June 10, 2009


Attacked, Pakistani Villagers Take On Taliban (SABRINA TAVERNISE and IRFAN ASHRAF, 6/10/09, NY Times)

Villagers are rising up against the Taliban in a remote corner of northern Pakistan, a grass-roots rebellion that underscores the shift in the public mood against the militants and a growing confidence to confront them.

More than a thousand villagers from the district of Dir have been fighting Taliban militants since Friday, when a Taliban suicide bomber detonated his payload during prayer time at a mosque, killing at least 30 villagers. [...]

If it can be sustained, the Dir uprising could prove strategically important as the insurgents come under increasing pressure from the Pakistani military in places like Swat and seek to preserve their havens.

Close to the border with Afghanistan, the area is used by the Taliban as a passageway to fight American forces in southern Afghanistan, local people said.

The Pakistani district, like Swat and Buner, is yet another in North-West Frontier Province where the Taliban have infiltrated in recent months from the lawless tribal areas on the Afghan border, moving to within 60 miles of Pakistan’s capital, Islamabad.

The militants had quietly been building up their strength in northwest Dir, locals said, living among what Pakistani officials and local people described as a group of Afghans who had been in the area for years. Their commander, an Afghan named Khitab, is believed by Pakistani officials to be linked to Al Qaeda.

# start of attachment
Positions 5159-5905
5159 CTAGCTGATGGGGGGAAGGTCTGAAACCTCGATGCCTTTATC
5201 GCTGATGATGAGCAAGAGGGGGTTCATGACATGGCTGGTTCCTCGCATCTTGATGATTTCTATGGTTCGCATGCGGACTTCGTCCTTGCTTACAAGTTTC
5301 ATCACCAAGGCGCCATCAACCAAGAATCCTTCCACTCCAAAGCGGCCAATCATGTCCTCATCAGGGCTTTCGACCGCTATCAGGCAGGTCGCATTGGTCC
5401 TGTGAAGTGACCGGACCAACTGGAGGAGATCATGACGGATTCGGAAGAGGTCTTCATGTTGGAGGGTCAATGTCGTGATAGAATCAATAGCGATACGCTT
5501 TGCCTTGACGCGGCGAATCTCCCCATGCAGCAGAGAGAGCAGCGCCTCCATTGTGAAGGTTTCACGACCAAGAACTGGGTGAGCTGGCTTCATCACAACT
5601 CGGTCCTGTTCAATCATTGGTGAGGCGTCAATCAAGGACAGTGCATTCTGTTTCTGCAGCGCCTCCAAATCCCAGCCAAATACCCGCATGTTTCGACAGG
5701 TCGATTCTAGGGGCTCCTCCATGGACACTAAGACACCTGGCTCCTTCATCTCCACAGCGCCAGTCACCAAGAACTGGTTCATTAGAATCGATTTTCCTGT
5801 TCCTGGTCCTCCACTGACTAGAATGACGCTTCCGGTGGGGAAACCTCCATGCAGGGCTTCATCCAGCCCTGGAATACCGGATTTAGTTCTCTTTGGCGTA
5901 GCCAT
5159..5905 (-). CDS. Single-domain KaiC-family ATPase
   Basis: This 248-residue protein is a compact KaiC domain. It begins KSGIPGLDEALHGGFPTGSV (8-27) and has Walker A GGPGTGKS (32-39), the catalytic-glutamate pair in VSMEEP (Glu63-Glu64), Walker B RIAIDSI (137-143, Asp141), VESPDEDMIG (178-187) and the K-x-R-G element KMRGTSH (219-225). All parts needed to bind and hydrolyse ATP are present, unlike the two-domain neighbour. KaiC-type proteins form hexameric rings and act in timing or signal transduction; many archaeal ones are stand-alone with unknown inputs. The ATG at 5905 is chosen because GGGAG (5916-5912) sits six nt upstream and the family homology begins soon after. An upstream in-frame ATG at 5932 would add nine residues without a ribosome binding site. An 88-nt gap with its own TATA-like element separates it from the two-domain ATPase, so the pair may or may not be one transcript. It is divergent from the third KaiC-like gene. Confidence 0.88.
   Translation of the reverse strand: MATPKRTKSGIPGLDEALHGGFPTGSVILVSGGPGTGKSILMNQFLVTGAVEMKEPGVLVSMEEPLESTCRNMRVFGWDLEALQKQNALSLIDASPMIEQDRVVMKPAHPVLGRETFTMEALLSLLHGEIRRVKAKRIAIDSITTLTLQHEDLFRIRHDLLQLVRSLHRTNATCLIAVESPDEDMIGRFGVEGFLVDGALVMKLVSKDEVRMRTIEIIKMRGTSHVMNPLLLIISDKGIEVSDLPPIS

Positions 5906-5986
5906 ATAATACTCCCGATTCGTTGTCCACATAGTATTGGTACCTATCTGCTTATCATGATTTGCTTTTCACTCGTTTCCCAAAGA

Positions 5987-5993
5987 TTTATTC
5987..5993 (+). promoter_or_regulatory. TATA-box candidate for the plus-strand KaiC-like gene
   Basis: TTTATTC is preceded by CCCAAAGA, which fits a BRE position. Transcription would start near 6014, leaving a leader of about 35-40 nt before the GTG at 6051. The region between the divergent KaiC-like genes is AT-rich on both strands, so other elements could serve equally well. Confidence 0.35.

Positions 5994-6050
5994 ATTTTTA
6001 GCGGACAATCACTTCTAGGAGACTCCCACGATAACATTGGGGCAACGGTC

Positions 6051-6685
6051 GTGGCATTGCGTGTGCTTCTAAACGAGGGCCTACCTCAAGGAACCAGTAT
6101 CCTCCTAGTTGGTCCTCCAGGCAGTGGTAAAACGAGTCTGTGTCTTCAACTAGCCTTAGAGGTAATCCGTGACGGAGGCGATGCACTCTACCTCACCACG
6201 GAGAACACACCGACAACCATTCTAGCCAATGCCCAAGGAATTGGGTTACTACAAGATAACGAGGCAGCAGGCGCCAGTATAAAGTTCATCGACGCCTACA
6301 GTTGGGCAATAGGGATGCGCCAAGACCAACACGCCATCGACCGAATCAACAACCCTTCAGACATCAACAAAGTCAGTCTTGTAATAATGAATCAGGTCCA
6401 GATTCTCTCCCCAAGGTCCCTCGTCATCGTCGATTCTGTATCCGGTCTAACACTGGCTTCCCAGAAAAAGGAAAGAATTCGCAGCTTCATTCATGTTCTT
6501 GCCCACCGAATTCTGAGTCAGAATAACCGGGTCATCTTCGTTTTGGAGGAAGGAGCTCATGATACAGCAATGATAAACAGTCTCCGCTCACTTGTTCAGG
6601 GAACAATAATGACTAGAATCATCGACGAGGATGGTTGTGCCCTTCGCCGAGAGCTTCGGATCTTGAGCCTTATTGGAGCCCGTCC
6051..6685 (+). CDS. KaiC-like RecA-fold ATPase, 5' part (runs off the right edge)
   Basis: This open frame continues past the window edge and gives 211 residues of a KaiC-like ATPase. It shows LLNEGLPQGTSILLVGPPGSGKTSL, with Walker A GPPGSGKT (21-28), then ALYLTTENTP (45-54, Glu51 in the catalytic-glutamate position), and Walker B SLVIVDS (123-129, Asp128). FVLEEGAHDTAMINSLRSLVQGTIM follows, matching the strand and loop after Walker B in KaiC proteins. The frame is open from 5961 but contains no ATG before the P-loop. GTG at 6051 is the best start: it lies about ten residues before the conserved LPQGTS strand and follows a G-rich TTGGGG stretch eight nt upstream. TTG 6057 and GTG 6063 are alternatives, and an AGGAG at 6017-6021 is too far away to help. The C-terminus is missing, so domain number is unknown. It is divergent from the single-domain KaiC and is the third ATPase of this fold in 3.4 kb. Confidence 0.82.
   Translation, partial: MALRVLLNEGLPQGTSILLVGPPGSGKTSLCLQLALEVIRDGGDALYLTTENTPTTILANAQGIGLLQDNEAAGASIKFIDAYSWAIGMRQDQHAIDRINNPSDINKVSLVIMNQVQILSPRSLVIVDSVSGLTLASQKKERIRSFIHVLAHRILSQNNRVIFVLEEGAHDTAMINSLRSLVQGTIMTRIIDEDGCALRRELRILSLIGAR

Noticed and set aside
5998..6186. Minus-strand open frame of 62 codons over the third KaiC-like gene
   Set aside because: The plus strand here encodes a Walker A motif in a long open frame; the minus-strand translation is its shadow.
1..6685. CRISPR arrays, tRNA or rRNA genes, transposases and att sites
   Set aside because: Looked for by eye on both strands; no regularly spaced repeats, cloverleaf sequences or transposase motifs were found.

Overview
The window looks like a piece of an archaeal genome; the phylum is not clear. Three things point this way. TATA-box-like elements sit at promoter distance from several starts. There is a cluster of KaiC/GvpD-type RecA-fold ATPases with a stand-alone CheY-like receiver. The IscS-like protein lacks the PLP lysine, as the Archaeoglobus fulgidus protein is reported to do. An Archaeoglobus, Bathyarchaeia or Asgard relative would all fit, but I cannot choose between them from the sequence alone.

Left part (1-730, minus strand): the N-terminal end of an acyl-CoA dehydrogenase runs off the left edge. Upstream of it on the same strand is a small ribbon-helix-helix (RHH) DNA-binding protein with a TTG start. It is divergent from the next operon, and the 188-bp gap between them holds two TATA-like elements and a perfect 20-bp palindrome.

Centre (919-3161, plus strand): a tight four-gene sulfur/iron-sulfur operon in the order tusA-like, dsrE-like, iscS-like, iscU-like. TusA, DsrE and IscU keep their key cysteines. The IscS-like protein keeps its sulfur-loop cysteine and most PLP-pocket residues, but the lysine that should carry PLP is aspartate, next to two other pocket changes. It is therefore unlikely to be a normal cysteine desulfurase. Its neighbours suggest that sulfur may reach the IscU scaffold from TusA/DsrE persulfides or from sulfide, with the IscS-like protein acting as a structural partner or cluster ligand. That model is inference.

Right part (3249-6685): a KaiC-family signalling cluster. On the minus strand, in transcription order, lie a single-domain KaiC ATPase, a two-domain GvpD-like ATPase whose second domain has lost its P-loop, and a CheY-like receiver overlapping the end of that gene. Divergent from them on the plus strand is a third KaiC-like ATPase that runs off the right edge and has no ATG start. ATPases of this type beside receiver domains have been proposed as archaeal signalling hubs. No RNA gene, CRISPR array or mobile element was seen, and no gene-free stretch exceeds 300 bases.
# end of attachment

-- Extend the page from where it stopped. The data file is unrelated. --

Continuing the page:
The Taliban group, estimated to comprise 200 to 400 people, did not enjoy broad support, local people said in telephone interviews. Just 4 of the 25 villages in the area, a valley called Dog Darra, sheltered them. Village elders tried for months to persuade them to leave, under pressure from government authorities.

That is why, local people believe, the Taliban set off the bomb at the mosque on Friday.

“They wanted to tame these people and attack them,” said Abdul Kalam, a supporter of the militia fighters. “Instead of leaving the area, they retaliated in the form of this attack.”

The bomb changed everything, and even some of those who had supported the Taliban joined the hunt, local people said.

“This bomb blast proved the last straw,” said Jamil Roghani, a man from the area who is providing medicine to the wounded. “This made the people violent.”

Posted by Orrin Judd at June 10, 2009 7:56 AM
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